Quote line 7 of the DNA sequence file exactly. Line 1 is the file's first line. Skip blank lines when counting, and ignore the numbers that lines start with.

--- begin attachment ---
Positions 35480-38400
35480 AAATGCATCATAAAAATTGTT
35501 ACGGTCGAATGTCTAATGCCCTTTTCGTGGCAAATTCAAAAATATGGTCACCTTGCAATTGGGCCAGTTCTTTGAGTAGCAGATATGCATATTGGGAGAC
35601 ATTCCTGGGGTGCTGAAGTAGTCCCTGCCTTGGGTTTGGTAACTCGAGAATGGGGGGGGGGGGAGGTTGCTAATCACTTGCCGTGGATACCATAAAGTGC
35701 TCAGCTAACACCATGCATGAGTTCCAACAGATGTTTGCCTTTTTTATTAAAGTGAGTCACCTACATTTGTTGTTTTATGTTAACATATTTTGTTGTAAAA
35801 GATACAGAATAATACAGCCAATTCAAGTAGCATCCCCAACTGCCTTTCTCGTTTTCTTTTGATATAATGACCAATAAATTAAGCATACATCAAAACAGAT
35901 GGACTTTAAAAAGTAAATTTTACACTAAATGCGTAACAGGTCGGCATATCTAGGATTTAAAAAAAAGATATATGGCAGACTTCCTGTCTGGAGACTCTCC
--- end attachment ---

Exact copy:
35901 GGACTTTAAAAAGTAAATTTTACACTAAATGCGTAACAGGTCGGCATATCTAGGATTTAAAAAAAAGATATATGGCAGACTTCCTGTCTGGAGACTCTCC